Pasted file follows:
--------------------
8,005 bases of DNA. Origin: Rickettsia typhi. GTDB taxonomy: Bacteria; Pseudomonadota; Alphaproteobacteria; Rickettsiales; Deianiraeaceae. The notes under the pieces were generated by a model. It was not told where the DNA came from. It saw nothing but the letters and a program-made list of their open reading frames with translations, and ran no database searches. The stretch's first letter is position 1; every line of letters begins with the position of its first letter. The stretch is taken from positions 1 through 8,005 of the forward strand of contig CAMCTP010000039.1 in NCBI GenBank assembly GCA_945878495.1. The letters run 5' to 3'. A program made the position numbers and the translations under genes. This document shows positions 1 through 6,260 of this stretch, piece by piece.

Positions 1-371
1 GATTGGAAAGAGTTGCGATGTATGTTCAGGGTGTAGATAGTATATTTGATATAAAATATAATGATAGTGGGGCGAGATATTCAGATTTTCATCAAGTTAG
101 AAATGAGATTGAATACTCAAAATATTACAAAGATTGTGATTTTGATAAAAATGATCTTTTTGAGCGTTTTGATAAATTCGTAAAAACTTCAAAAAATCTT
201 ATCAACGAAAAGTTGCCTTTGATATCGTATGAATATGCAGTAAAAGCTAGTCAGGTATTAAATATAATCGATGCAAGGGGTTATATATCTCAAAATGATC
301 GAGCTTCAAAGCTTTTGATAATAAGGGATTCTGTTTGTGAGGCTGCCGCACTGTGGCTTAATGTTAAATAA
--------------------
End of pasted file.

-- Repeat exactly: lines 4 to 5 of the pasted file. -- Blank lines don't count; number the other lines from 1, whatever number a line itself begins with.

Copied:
101 AAATGAGATTGAATACTCAAAATATTACAAAGATTGTGATTTTGATAAAAATGATCTTTTTGAGCGTTTTGATAAATTCGTAAAAACTTCAAAAAATCTT
201 ATCAACGAAAAGTTGCCTTTGATATCGTATGAATATGCAGTAAAAGCTAGTCAGGTATTAAATATAATCGATGCAAGGGGTTATATATCTCAAAATGATC